“extended producer responsibility | Definition … – Britannica.” https://www.britannica.com/topic/extended-producer-responsibility. Accessed 17 Dec. 2020.
“Global carbon emissions down by record 7% in 2020 – DW.” 11 Dec. 2020, https://www.dw.com/en/global-carbon-emissions-down-by-record-7-in-2020/a-55900887. Accessed 17 Dec. 2020.
“Carbon dioxide levels hit new record; COVID impact ‘a tiny ….” 23 Nov. 2020, https://news.un.org/en/story/2020/11/1078322. Accessed 17 Dec. 2020.
“2020 Great Barrier Reef Bleaching Event Is Most … – EcoWatch.” 7 Apr. 2020, https://www.ecowatch.com/great-barrier-reef-bleaching-2020-2645655957.html. Accessed 17 Dec. 2020.
“Great Barrier Reef suffers third mass bleaching event in five ….” 7 Apr. 2020, https://www.cnn.com/2020/04/07/australia/great-barrier-reef-bleaching-2020-intl-hnk/index.html. Accessed 17 Dec. 2020.
“Last decade was Earth’s hottest on record as climate crisis ….” https://www.theguardian.com/us-news/2020/aug/12/hottest-decade-climate-crisis-2019. Accessed 17 Dec. 2020.
“Scientists Predict Scorching Temperatures to Last Through ….” 18 Jun. 2020, https://www.nytimes.com/2020/06/18/climate/summer-weather-prediction.html. Accessed 17 Dec. 2020.
“What started California’s largest wildfires of 2020?.” 1 Oct. 2020, https://www.thecalifornian.com/story/news/2020/10/01/california-wildfires-2020-causes-august-complex-fire-lightning/5881552002/. Accessed 18 Dec. 2020.
“Gender-Reveal Party Is Blamed in California Wildfire – The ….” 18 Sept. 2020, https://www.nytimes.com/2020/09/07/us/gender-reveal-party-wildfire.html. Accessed 18 Dec. 2020.
“Fires In California Burn On As Firefighters Risk COVID To ….” 21 Aug. 2020, https://www.npr.org/2020/08/21/904552759/wildfires-rage-on-in-california-as-fire-crews-and-evacuees-grapple-with-covid-ri. Accessed 18 Dec. 2020.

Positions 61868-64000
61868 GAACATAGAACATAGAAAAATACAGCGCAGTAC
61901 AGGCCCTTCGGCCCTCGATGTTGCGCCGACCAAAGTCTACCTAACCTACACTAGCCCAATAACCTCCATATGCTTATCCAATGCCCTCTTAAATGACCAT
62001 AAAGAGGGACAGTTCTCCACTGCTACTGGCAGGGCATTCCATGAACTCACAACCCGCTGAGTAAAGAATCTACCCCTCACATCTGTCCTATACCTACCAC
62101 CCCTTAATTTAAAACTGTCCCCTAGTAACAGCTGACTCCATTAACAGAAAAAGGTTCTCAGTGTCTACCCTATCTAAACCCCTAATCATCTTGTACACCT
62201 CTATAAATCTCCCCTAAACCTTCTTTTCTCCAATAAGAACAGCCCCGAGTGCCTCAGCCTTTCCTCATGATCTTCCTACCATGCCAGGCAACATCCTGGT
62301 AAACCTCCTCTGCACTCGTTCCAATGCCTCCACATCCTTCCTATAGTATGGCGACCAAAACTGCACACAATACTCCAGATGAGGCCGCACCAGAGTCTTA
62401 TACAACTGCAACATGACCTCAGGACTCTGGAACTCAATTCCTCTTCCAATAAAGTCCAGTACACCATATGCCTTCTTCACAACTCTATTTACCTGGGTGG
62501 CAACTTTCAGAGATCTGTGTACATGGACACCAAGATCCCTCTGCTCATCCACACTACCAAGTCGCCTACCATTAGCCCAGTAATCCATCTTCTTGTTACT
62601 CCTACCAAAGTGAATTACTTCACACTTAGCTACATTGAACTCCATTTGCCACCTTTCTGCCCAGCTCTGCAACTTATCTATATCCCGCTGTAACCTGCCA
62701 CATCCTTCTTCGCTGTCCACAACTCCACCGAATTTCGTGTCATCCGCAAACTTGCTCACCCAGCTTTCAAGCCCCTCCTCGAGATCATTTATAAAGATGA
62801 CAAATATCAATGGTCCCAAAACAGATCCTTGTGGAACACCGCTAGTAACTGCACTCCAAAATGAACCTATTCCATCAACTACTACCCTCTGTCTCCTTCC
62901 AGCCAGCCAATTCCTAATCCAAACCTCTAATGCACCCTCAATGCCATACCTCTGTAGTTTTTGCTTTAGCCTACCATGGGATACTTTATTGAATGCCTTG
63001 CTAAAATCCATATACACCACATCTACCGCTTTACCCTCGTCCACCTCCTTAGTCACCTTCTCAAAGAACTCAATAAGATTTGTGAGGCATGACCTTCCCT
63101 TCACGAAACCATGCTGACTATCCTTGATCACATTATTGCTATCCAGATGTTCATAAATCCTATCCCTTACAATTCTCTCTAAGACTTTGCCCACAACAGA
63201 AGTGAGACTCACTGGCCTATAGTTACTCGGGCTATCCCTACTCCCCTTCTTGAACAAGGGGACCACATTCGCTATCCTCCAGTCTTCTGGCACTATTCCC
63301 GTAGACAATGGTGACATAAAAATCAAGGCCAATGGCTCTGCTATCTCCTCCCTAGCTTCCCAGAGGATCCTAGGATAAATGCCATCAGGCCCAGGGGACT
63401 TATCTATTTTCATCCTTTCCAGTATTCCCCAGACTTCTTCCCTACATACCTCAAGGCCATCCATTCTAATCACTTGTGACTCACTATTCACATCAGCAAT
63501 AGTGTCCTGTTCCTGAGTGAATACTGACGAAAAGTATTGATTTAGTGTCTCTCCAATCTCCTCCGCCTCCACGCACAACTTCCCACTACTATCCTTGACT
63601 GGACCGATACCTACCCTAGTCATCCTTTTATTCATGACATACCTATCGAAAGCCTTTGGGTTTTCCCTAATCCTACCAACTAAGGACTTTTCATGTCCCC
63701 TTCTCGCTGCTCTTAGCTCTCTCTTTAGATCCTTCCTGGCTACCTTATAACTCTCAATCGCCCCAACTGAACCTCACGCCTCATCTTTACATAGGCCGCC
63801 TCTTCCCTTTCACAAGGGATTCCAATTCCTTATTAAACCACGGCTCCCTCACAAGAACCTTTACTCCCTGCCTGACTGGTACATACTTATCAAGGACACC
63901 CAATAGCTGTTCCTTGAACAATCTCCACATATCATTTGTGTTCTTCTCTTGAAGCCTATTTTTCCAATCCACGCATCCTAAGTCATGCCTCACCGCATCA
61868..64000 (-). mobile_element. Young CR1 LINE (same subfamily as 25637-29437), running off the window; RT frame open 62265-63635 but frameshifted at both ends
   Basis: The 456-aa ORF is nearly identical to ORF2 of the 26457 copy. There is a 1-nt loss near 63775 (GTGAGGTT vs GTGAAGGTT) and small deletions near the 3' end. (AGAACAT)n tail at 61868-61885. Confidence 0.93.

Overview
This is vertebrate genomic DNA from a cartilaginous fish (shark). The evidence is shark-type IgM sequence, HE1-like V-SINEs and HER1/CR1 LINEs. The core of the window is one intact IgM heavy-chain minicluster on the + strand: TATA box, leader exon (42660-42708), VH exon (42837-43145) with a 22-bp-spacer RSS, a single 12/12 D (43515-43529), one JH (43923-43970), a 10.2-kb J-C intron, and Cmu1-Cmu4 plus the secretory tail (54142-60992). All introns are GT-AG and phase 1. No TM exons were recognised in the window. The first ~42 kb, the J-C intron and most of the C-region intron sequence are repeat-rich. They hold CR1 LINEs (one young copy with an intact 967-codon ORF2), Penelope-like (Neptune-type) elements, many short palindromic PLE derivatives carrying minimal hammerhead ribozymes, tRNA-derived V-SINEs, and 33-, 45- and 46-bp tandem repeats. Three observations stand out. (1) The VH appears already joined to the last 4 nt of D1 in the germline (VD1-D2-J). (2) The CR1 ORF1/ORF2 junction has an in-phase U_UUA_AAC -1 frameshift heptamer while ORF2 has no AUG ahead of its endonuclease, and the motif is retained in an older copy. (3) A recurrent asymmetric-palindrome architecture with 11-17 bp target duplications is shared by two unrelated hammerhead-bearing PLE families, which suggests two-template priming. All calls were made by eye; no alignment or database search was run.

“Interstate 5 Fire – Cal Fire – CA.gov.” 3 May. 2020, https://www.fire.ca.gov/incidents/2020/5/3/interstate-5-fire/. Accessed 18 Dec. 2020.
“National Large Incident Year-to-Date Report – GACC-NIFC.” 20 Aug. 2020, https://gacc.nifc.gov/sacc/predictive/intelligence/NationalLargeIncidentYTDReport.pdf. Accessed 18 Dec. 2020.
“The science of how climate change impacts fires in the West.” 17 Sept. 2020, https://www.nationalgeographic.com/science/2020/09/climate-change-increases-risk-fires-western-us/. Accessed 18 Dec. 2020.
“Welcome to Incident – Cal Fire – CA.gov.” https://www.fire.ca.gov/incident/. Accessed 18 Dec. 2020.
“Air Pollution in China – Environment – Ecology.” http://www.environment.gen.tr/pollution/766-air-pollution-in-china.html. Accessed 18 Dec. 2020.
“Top 5 most polluting countries – Active Sustainability.” https://www.activesustainability.com/environment/top-5-most-polluting-countries/. Accessed 18 Dec. 2020.
“Want govt to build 1,600 km green wall along Aravalli, says ….” 24 Dec. 2019, https://indianexpress.com/article/cities/ahmedabad/want-govt-to-build-1600-km-green-wall-along-aravalli-says-activist-vijaypal-baghel-6182069/. Accessed 18 Dec. 2020.
“Corrosion and pollution in Russia – Corrosion Doctors.” https://corrosion-doctors.org/AtmCorros/mapRussia.htm. Accessed 18 Dec. 2020.
“How Japan is Tackling Pollution – AZoCleantech.com.” 19 Aug. 2019, https://www.azocleantech.com/article.aspx?ArticleID=918. Accessed 18 Dec. 2020.